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That dark roof costs hundreds more to keep house cool

Photo: Sebastian Pfautsch

If you’ve got a dark roof, you’re spending almost $700 extra a year to keep your house cool, say SEBASTIAN PFAUTSCH and RICCARDO PAOLINI.

If you visit southern Greece or Tunisia, you might notice lots of white rooftops and white buildings to reflect the intense heat and keep residents cooler.

It’s very different in Australia. New housing estates in the hottest areas around Sydney and Melbourne are dominated by dark rooftops, black roads and minimal tree cover. Dark colours trap and hold heat rather than reflect it. That might be useful in winters in Tasmania, but not where heat is an issue.

A dark roof means you’ll pay considerably more to keep your house cool in summer. Last year, the average household in NSW paid $1827 in electricity. But those with a lighter-coloured cool roof can pay up to $694 less due to lower cooling electricity needs. Put another way, a dark roof in Sydney drives up your power bill by 38 per cent.

When suburbs are full of dark-coloured roofs, the whole area heats up. And up. And up. This is part of the urban heat island effect. In January 2020, Penrith in Western Sydney was the hottest place on Earth.

Cool roofs have many benefits. They slash how much heat gets into your house from the sun, keep the air surrounding your home cooler, boost your aircon efficiency, and make your solar panels work more efficiently.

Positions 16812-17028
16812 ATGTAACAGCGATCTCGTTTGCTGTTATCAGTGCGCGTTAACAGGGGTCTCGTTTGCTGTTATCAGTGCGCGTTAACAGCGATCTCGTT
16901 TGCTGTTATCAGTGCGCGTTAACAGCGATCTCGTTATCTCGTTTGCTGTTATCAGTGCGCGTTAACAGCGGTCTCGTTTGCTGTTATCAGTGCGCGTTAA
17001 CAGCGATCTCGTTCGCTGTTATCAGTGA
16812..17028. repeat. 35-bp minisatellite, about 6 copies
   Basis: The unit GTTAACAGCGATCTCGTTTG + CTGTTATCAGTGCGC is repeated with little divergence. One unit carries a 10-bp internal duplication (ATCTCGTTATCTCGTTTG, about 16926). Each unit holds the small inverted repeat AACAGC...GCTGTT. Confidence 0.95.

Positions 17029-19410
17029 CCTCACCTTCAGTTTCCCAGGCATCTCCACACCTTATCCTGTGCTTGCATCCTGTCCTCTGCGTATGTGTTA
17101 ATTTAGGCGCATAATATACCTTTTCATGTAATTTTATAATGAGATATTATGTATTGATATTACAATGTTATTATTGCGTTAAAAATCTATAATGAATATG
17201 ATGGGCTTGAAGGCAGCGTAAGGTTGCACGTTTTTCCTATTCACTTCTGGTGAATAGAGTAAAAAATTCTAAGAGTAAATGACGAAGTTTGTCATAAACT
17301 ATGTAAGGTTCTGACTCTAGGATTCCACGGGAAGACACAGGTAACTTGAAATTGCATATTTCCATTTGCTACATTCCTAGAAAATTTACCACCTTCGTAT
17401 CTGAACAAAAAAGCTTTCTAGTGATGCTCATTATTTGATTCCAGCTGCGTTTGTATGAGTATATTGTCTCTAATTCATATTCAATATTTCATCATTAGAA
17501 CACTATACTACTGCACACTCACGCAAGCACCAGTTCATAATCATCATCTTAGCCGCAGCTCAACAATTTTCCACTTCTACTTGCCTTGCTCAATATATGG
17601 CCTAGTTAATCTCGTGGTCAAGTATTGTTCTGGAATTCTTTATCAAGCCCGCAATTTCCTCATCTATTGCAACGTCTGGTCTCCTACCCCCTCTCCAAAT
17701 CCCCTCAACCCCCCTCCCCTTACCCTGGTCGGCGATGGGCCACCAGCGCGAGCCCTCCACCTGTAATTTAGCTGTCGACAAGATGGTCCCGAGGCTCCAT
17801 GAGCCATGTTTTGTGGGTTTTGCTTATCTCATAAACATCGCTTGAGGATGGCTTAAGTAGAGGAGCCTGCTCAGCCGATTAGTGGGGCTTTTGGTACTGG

State governments could, at a stroke, penalise dark roofs and give incentives for light-coloured roofs. Scaled up, it would help keep our cities cooler as the world heats up. But outside SA, it’s just not happening.

You can clearly see here the difference roof colour makes. On the left, you can see the real view of a new housing estate. On the right, an infrared camera shows you the difference in heat (redder = hotter, green = cooler). Images: Sebastian Pfautsch

Why won’t state governments act?

To date, our leaders show no interest in encouraging us to shift away from dark roofs.

In NSW, plans to ban dark roofs were axed abruptly in 2022 after pushback from developers.

The current NSW planning minister, Paul Scully, has now paused upgrades to the state’s sustainability building standards which would have encouraged light-coloured roofs. Other Australian states and territories have also paused the rollout of new, more ambitious building sustainability standards.

This is short-sighted for several reasons:

  1. it costs the same for a light- or dark-coloured roof
  2. owners will pay substantially higher electricity bills to keep their houses cool for decades
  3. keeping the building status quo makes it harder to reach emission targets
  4. dark roofs cut how much power you get from your rooftop solar, especially when it’s hot. This is doubly bad, as blackouts are most likely during the heat.

At present, SA is the only state or territory acting on the issue. Early this year, housing minister Nick Champion announced dark roofs will be banned from a large, new housing development in the north of Adelaide.

What’s at stake?

At present, the world’s cities account for 75 per cent of all energy-related carbon dioxide emissions. It’s vitally important we understand what makes cities hotter or cooler.

chart showing city design and built infrastructure make cities hotter while trees and proximity to water make it cooler
These are the main factors making cities hotter or cooler. IPCC, CC BY 

Brick, concrete, tarmac and tiles can store more heat than grass and tree-covered earth can, and release it slowly over time. This keeps the air warmer, even overnight.